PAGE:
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Asia

Harriet Jones / WNPR

Running a small business will always be a challenging way of life. But if your home country is occupied by a foreign power and you are part of a diaspora of refugees spread across the world, your challenges rise to a new level. 

A Dutch-led team of international investigators has concluded that Malaysia Airlines Flight 17, which crashed in July 2014, was shot down by a Russian Buk missile that had been transferred into rebel-held eastern Ukraine.

After the shooting, the surface-to-air missile launcher was transferred back to Russia.

The ground had barely stopped shaking from North Korea's most recent nuclear test last week when the international condemnations began.

Updated 11:15 a.m. ET

North Korea confirmed it has conducted its fifth test of a nuclear weapon, the second this year. The test occurred Friday morning local time and triggered a magnitude 5.3 seismic event.

The North's state TV said the test "examined and confirmed" the design of a nuclear warhead intended for placement on a ballistic missile. It said there was no leakage of radioactivity. China's Ministry of Environmental Protection said radiation levels in its border region with North Korea were normal.

Recently inaugurated Philippine President Rodrigo Duterte is "expressing regret" for his comments at a fiery press conference, in which he called President Obama a "son of a bitch" or "son of a whore" (depending on how you translate the Tagalog) and threatened to swear at him in a planned bilateral meeting.

The White House canceled the meeting shortly after Duterte's comments.

"We ... regret [the remarks] came across as a personal attack on the U.S. president," Duterte's office said in a statement issued Tuesday.

Gunmen attacked the American University of Afghanistan in Kabul on Wednesday evening, as students and staff hunkered down in place or fled for their lives, witnesses say.

Hospital officials say at least one student was killed and at least 14 injured, as Jennifer Glasse, reporting from Kabul, tells our Newscast unit.

"Right now there are dozens of Afghan police, security forces, special forces. They've surrounded the campus," Glasse says. Here's more:

A U.S. service member was killed by a roadside bomb in Afghanistan's restive Helmand province Tuesday — the second U.S. combat death in Afghanistan since January.

The service member was conducting "train, advise, assist activities" with Afghan forces when the explosive device went off, according to the U.S. Defense Department. Another American service member and six Afghan soldiers were wounded in the attack near the provincial capital, Lashkar Gah.

Updated at 8 a.m. ET

A suicide bomber in the city of Quetta in western Pakistan has killed at least 63 people and injured more than 100 others.

The attacker blew himself up in the emergency ward of Civil Hospital, NPR's Abdul Sattar reports.

"Most of the victims are lawyers, journalists and common citizens," Abdul says.

Quetta is the capital of the province of Baluchistan, which is home to a number of militant groups, according to Abdul. The Quetta Shura, a group of leaders of the Afghan Taliban, is believed to be based in the city.

Japan's emperor is hinting he wants to leave the Chrysanthemum Throne. 82-year-old Emperor Akihito gave a rare televised address Monday — only his second in history — in which he reflected on his advancing age, the tough daily schedule of his ceremonial post and the toll it was taking on his health.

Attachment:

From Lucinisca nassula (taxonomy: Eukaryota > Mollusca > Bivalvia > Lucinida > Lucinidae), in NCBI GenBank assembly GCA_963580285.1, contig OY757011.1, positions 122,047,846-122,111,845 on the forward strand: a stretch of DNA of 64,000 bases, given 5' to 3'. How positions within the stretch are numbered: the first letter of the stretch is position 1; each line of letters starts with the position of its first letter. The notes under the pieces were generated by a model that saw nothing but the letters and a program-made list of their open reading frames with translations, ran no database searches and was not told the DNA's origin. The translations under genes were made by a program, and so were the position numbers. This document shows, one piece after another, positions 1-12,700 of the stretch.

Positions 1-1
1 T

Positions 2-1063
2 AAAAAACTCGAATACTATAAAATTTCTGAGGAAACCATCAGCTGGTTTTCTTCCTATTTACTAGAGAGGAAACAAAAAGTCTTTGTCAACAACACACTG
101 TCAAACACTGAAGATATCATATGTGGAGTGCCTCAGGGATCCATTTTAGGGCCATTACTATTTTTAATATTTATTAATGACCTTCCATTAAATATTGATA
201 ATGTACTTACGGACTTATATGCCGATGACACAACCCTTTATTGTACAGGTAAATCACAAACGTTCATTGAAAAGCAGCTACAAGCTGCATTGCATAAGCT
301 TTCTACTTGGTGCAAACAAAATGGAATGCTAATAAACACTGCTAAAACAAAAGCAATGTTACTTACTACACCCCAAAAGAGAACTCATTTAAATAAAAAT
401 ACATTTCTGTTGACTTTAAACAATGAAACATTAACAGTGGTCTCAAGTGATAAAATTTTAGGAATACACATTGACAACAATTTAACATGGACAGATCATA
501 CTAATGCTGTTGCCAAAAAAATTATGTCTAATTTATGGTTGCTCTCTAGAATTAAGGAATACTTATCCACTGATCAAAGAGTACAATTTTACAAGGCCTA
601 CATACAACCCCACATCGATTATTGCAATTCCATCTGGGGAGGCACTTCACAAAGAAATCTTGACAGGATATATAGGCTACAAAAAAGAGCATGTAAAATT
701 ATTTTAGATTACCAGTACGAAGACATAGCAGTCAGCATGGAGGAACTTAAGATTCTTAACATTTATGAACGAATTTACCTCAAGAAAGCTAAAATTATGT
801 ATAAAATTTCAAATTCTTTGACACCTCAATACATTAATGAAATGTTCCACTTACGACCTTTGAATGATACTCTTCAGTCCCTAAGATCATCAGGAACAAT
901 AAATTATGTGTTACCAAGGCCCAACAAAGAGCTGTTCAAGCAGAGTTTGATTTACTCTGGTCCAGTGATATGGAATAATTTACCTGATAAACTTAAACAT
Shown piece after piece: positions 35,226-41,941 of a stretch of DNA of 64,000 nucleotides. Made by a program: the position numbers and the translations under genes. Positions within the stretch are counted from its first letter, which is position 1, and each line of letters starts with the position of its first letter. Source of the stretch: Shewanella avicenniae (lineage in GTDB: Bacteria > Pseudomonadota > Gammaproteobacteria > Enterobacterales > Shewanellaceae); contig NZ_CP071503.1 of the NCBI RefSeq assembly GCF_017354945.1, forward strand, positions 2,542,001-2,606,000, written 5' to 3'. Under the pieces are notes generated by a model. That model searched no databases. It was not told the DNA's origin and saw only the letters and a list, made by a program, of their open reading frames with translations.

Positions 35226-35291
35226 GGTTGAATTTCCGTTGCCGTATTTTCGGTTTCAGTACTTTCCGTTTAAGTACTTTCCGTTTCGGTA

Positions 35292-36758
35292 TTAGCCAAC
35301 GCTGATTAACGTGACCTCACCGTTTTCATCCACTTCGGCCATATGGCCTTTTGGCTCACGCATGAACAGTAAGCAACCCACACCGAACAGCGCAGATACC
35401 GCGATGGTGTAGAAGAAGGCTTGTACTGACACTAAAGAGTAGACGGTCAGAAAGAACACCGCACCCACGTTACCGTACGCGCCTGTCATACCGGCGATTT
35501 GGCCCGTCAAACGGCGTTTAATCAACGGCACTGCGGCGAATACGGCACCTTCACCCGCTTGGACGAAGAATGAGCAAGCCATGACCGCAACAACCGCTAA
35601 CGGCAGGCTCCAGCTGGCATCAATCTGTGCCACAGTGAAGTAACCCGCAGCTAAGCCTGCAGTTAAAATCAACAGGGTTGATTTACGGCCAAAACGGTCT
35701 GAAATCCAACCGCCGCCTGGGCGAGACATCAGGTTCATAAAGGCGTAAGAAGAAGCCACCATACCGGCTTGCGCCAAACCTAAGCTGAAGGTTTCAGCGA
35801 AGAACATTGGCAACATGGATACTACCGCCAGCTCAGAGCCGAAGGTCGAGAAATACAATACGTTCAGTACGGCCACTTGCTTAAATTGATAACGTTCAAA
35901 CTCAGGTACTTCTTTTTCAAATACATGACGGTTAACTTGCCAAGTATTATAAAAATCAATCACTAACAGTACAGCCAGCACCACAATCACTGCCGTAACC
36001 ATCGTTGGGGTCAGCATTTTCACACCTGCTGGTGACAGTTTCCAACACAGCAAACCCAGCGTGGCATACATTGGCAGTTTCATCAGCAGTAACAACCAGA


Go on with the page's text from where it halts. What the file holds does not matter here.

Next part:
A 26-year-old man is under arrest for going on a rampage in an assisted care facility near Tokyo, in a shocking attack that's being called the worst mass killing in postwar Japan. Police say the man turned himself in after he killed 19 people and injured more than 20.

China’s Olympic swim team is training for the upcoming Rio 2016 Summer Olympics in a facility in Norwalk, Connecticut, called Swim Seventy.

On Tuesday, an international tribunal soundly rejected Beijing's extensive claims in the South China Sea, an area where China has been building islands and increasing its military activity.

The case before the international tribunal in the Hague was brought by the Philippines, challenging what's widely seen as a territorial grab by Beijing. The tribunal essentially agreed. Beijing immediately said the decision was null and void and that it would ignore it. There are concerns now that the tribunal's decision could inflame tensions between the U.S. and China.

In the port town of Tanmen, on China's southernmost province of Hainan Island, I met 35-year-old Wang Zhenzhong. He's done pretty well for himself. He graduated from college in Beijing and he runs his own business, selling handicrafts related to the town's maritime culture. He likes to play the guitar.

Like many folks here, his ancestors were fishermen. But one thing that makes Wang different from his neighbors is that he and his family are in possession of something very ancient and very rare.

An international tribunal in The Hague has invalidated China's claims in the South China Sea in a first-ever ruling. The decision has been rejected by Beijing.

The disputed waters are claimed by China, Taiwan, Malaysia, the Philippines, Vietnam and other countries. But China has been the most aggressive in staking out its claim — marking a "nine-dash line" around the bulk of the islands and waters, and building up artificial islands within the disputed region.

Martin Garrido / Flickr Creative Commons

America's Asian population is growing faster than any other racial group in the country. According to the White House, Asian Americans and Pacific Islanders will account for nearly ten percent of all U.S. residents by the year 2050. So why, then, don’t we hear more about them in our communities? 

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